Environmental Justice
Climate Change Student Conference
March 26 - 28 2004

Speaker Series on Environmental Justice And Global Climate Change

Global climate change is already affecting vulnerable communities around the world; those most adversely affected have been, and will continue to be, disadvantaged communities with the least access to resources to either prevent or adapt to climate change. The Climate Change and Environmental Justice Student Group and the School of Natural Resources and Environment at the University of Michigan is planning a conference in March 2004 to bring together scientists, policy-makers, economists and activists from disadvantaged communities around the world to investigate how they are and will be affected by global climate change and what steps can be taken to meet their needs.

A speaker series spanning the year leading up to the conference will introduce the SNRE and UM community to various angles of the complex interaction between environmental justice and global climate change. The series will include three speakers addressing the issue from the science, policy, and community stakeholder perspectives. Each lecture will be followed by a discussion or workshop that involves students, faculty, staff, and community members in designing a vision for a just climate.

Mike MacCracken: November 13-14, 2003

Michael MacCracken was recently elected to a 4-year term as president of the International Association of Meteorology and Atmospheric Sciences (IAMAS). IAMAS is one of seven international associations making up the International Union of Geodesy and Geophysics (IUGG), which is an affiliation of over 50 nations involved in research about the Earth and planets. As president of IAMAS, Mike will also serve on the executive committee of IUGG and as IUGG liaison to the Scientific Committee on Oceanic Research (SCOR). In addition to these responsibilities, Mike is a member of the Assessment Integration Team (AIT) of the Arctic Climate Impact Assessment (ACIA), and has been serving in various advisory roles regarding potential climate change impacts for the Department of Transportation, for Texas A&M’s Gulf Coast study, and for the Consortium for Atlantic Regional Assessment (CARA) on Global Climate Change based at Penn State University. He is also a part time employee of the University Corporation for Atmospheric Research.

In 1990 he was chairman of a DOE Multi-laboratory Climate Change Committee that summarized findings on climate change issue in the book Energy and Climate Change, which was prepared in support of development of the National Energy Strategy. During the 1990s, he has been a co-author and contributor to chapters in the assessment reports of the Intergovernmental Panel on Climate Change (IPCC), and coordinated the U. S. Government reviews in 1995. He then directed the U.S. National Assessment on climate change impacts.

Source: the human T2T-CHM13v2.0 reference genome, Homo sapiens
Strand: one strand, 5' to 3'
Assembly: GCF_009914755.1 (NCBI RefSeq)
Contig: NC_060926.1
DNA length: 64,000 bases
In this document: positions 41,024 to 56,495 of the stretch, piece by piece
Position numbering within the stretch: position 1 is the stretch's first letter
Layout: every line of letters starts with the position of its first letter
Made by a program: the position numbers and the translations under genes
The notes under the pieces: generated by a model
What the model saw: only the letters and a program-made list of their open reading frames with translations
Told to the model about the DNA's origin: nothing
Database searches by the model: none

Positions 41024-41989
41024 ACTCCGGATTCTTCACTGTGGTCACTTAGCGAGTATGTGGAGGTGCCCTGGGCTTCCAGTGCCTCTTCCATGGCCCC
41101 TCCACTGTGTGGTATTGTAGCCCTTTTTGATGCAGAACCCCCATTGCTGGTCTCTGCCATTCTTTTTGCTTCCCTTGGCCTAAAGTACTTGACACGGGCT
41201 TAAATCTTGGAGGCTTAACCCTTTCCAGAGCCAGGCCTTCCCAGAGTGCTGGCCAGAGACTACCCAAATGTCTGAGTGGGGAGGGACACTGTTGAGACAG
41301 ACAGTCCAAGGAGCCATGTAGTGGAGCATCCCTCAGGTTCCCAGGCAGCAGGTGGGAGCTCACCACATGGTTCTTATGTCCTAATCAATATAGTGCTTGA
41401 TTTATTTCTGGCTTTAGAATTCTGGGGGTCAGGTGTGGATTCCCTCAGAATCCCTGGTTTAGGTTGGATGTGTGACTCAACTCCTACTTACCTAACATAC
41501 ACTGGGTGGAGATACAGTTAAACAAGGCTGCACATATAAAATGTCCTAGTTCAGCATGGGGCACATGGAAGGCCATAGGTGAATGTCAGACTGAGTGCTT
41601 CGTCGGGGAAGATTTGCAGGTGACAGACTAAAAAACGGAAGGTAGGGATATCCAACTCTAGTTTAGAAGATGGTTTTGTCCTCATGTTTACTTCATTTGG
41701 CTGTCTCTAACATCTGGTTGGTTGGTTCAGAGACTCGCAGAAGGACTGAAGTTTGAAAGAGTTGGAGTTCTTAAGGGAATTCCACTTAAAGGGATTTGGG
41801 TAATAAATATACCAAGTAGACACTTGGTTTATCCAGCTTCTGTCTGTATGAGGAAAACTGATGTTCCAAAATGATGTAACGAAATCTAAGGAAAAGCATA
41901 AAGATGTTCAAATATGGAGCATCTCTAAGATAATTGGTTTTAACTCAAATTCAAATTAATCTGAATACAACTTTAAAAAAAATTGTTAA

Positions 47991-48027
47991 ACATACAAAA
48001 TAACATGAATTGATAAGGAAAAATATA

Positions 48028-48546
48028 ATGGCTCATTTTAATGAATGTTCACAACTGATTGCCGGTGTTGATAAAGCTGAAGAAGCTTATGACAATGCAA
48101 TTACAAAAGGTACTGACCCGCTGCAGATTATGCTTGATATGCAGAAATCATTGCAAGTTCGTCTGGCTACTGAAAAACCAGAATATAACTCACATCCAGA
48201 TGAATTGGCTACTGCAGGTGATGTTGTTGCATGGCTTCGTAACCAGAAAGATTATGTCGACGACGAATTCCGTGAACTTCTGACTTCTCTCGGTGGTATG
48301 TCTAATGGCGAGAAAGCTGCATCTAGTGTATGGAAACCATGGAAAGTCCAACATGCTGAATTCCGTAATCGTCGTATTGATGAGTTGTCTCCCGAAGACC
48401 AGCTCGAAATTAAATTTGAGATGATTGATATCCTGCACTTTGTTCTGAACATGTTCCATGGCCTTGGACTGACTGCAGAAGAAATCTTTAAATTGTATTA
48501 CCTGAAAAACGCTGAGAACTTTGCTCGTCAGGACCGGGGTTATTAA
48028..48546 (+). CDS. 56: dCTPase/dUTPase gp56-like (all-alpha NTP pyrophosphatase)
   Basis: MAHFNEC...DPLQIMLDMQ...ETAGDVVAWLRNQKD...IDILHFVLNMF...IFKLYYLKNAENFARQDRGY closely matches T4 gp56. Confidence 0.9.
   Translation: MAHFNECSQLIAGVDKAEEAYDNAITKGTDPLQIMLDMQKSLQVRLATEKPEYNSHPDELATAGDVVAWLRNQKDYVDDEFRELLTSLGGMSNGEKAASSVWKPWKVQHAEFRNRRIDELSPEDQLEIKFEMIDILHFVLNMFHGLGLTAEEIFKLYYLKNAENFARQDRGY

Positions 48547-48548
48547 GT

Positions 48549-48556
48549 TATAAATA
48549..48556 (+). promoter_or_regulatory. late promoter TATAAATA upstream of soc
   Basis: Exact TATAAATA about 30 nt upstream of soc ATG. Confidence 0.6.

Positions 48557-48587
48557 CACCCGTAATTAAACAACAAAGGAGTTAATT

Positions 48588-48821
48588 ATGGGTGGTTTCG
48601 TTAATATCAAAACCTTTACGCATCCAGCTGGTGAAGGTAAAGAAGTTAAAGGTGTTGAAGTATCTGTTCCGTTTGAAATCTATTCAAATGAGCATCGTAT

Timmons Roberts: January 15-16, 2004

J. Timmons Roberts is Professor of Sociology and Director, Mellon Environmental Studies Program at William and Mary College. Previously he was Assistant Professor of Sociology and Latin American Studies at Tulane University. His teaching and research link social and environmental impacts of global economic restructuring.

J. Timmons Roberts received his B.A. in Biology from Kenyon College and his M.A. and Ph.D. from Johns Hopkins University. He has published over 22 articles in World Development, Social Problems, Economic Development and Cultural Change, Sociological Inquiry, Law and Policy, and several other journals. He has published three books, a reader From Modernization to Globalization: Perspectives on Social Change and Development, Blackwell Publishers, 2000 (with Amy Hite); Chronicles from the Environmental Justice Frontline, Cambridge University Press, 2001 (with Melissa Toffolon-Weiss) and Trouble in Paradise: Globalization and Environmental Crises in Latin America was released by Routledge Publishers in July, 2003 (with Nikki Thanos). His research and teaching interests include Environment, Development, Urban and Latin America. He teaches: Environmental Sociology, Research Design, Global Environmental Issues, and team-teaches Environmental Science and Policy II. He directs the college's undergraduate program in Environmental Science and Policy.

Publications of particular relevance to climate justice include:

Forthcoming. “Social Roots Of Global Environmental Change: A World Systems Analysis Of Carbon Dioxide Emissions.” J. Timmons Roberts, Peter E. Grimes, and Jodie Manale*. Journal of World-System Research. Forthcoming July, 2003.

2001 “Global Inequality and Climate Change.” Society and Natural Resources. Vol. 14, No. 6, p. 501-509.

1997 "Carbon Intensity and Economic Development 1962-1991: A Brief Exploration of the Environmental Kuznets Curve." J. Timmons Roberts and Peter E. Grimes. World Development Vol. 25, No. 2: 181-187.

Amit Srivastava, Corpwatch: March 4-5, 2004

Amit Srivastava has been involved in social movements for the last 15 years. Amit coordinated the Climate Justice Initiative and International Programs at CorpWatch from 1997-2002. Prior to CorpWatch, Amit worked as Community Organizer with the Asian Immigrant Women Advocates (AIWA) in California, working with low-income, Chinese immigrant women working in the garment industry. He has also served as the National Organizer and Training Director with the Student Environmental Action Coalition (SEAC), the largest student environmental organization in the US at the time. His writing has appeared in The Toronto Star, The Montreal Gazette, and The San Francisco Chronicle and Amit has appeared on various radio and TV outlets, including CNN and BBC